FDG-PET has proven to be a useful tool in both the clinical arena and in research studies of AD. This methodology holds particular promise as an early marker of functional change, which may have important prognostic value in preclinical disease and for tracking outcomes in therapeutic intervention trials.4
Mounting evidence for the utility of various MRI measures such as structural imaging, white matter hyperintensities, and diffusion tensor imaging has established MRI to be a powerful tool for studying AD,13
but PET remains the gold standard for functional assessments. An MRI-based functional measurement such as ASL could potentially streamline AD studies as it can be easily incorporated into any MRI protocol.
The primary goal of this study was to compare the abilities of ASL-MRI and FDG-PET in detecting functional abnormalities associated with AD. As is evident in , both ASL and FDG-PET identified the typical AD pattern of compromised function in the bilateral parietal lobes and the posterior cingulate.19
Conjunction analysis showed that the overlap between the 2 modalities in these areas was statistically significant. Contrary to several reports of hyperperfusion in the hippocampus for patients with prodromal AD,27–29
we did not find any areas with mismatched CBF and CMRGlc, suggesting that the elevated hippocampal CBF was likely a compensatory mechanism only present in early disease stages. Complementary to the voxel-wise comparison, the ROI results showed significantly lower rCBF and rCMRGlc in the angular and posterior cingulate areas of the patients, while motor, thalamus, and basal ganglia regions were unaffected. ROC analysis on the ROI results demonstrated high disease detection accuracy of >0.9 for both modalities. While promising, this preliminary result requires further validation in a larger scale study. Nonetheless, both ROI and voxel-wise results support the notion that ASL and FDG-PET offer similar functional measures.
The AD-related atrophy pattern was significantly different from the hypoperfusion and hypometabolism patterns (figure e-4). This frequently reported discrepancy30,31
has been suggested to be a result of diaschisis, in which in addition to local neuronal loss, functional deficits can also occur in distant areas as a result of denervation.32
In support of this theory, Villain et al.33
reported a strong correlation between hippocampal atrophy and cingulum bundle disruption, which was in turn correlated to hypometabolism in association cortices. The complementary findings associated with structural and functional measures (CMRGlc and CBF) suggest a value in obtaining both structural and functional data in tracking disease progression, which can be easily achieved with MRI techniques such as ASL and MPRAGE.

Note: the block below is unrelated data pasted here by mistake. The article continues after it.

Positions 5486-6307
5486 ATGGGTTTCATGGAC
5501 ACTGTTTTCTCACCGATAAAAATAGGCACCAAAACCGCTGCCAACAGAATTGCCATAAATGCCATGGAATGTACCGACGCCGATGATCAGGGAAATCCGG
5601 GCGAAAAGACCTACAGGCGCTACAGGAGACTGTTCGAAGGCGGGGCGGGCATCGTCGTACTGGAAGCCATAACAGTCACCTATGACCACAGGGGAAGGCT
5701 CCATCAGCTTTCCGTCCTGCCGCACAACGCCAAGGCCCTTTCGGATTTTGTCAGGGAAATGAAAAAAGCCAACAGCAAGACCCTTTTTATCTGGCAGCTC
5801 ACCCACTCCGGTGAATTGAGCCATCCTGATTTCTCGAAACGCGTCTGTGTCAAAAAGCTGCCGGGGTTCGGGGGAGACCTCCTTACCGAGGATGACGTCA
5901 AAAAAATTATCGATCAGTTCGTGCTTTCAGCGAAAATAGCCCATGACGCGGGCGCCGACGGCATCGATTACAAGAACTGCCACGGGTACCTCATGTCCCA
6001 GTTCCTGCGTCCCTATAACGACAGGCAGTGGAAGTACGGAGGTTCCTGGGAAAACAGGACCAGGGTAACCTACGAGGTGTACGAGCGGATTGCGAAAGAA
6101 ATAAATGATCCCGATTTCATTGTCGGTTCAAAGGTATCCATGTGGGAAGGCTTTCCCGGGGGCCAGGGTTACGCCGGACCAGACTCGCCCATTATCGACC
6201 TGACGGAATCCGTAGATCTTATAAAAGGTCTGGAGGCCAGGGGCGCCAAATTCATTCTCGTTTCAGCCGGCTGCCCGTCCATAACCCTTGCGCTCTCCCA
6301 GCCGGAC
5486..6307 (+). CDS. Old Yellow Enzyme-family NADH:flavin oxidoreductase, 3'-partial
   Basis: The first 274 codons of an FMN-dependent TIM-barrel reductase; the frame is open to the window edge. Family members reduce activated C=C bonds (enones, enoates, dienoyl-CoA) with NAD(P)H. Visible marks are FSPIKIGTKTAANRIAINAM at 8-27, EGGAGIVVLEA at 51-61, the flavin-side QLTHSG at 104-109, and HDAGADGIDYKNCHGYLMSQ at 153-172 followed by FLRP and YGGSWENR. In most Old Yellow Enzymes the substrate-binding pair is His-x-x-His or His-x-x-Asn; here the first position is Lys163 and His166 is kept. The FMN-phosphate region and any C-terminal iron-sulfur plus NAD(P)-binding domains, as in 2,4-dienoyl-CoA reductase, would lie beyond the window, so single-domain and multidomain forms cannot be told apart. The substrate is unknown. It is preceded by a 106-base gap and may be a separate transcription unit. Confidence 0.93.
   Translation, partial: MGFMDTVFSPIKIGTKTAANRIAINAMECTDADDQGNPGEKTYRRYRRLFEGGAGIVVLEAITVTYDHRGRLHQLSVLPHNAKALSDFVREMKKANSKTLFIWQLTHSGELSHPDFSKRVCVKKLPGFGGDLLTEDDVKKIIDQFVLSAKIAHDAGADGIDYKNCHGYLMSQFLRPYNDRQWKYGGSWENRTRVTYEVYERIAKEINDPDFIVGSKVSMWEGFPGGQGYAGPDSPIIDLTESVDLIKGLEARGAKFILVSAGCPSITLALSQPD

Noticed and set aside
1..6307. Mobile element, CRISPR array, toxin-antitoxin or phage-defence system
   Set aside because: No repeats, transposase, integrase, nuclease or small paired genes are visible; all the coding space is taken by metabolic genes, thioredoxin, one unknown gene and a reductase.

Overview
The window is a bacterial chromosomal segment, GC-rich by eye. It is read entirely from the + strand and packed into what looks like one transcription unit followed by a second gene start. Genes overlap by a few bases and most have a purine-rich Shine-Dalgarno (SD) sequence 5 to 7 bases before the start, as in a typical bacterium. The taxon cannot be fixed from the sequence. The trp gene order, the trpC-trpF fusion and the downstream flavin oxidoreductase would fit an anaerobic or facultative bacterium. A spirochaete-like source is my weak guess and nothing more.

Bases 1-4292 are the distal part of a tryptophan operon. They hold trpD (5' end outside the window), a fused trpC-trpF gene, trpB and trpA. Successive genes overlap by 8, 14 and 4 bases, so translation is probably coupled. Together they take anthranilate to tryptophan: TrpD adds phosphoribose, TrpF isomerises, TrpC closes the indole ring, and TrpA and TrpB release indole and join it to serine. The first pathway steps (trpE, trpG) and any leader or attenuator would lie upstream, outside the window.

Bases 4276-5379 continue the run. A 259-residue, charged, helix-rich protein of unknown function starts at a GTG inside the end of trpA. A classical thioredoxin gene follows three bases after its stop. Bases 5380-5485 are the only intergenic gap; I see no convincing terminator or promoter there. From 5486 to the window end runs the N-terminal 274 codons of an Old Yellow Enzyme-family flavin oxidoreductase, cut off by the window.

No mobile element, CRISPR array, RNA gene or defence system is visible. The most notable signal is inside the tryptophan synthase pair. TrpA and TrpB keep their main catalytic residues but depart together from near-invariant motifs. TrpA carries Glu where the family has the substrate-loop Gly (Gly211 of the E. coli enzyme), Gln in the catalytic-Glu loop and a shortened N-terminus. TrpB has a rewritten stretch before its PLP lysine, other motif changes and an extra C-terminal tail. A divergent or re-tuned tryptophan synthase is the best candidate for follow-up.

The mean GM CBF value in patients was approximately 20% lower than that of the controls in the current study (mean ± SD = 49.9 ± 10.1 mL/100 g/min), in good agreement with previous studies reporting global hypoperfusion in patients with AD.34
Compared to the majority of reproducibility studies on ASL, our wsCV of 16% is slightly higher than the norm of less than 10%.12,35
This is likely due to the fact that most other studies were performed in young, healthy subjects, who typically have higher CBF and also better signal-to-noise ratio in their ASL scans.36
Though no formal assessment of FDG-PET reproducibility in patients with AD exist, CMRGlc measurements in healthy subjects have a reproducibility of 7.1%,37
which is slightly better than the reproducibility of ASL in healthy subjects.
Both ASL and FDG-PET show expected correlations with cognitive task performance, as evidenced by the correlation maps for BNT and DSS in . While not a central goal of this present study, the inferior frontal/temporal correlation with BNT and dorsal frontoparietal correlation with DSS are consistent with known networks supporting naming and control/working memory processes involved in these psychometric measures.38,39
That ASL and FDG-PET were able to detect these distinct networks with good agreement between them is further evidence for the similarity between these 2 methodologies. A major limitation of the present study is the small patient cohort, which precludes assessment of correlations with disease severity. Further research in a larger patient population of more varied disease stages is necessary to determine the utility of ASL in tracking disease severity.
Using voxel-wise comparisons, we have demonstrated that ASL-MRI identifies highly overlapping patterns of hypoperfusion with FDG-PET hypometabolism in patients with AD compared to controls. ROI results revealed that rCBF and rCMRGlc show similar degrees of functional deficits between patients and controls in affected brain regions. The noninvasive nature of ASL makes it well-suited for screening and longitudinal disease tracking. However, its sensitivity in early-stage AD remains to be investigated. In order to facilitate planning of ASL-MRI longitudinal studies, we also present an estimate for ASL-MRI reproducibility in our patient population. Future work in a more varied patient cohort will help realize the full potential of ASL-MRI in AD-related research and clinical care.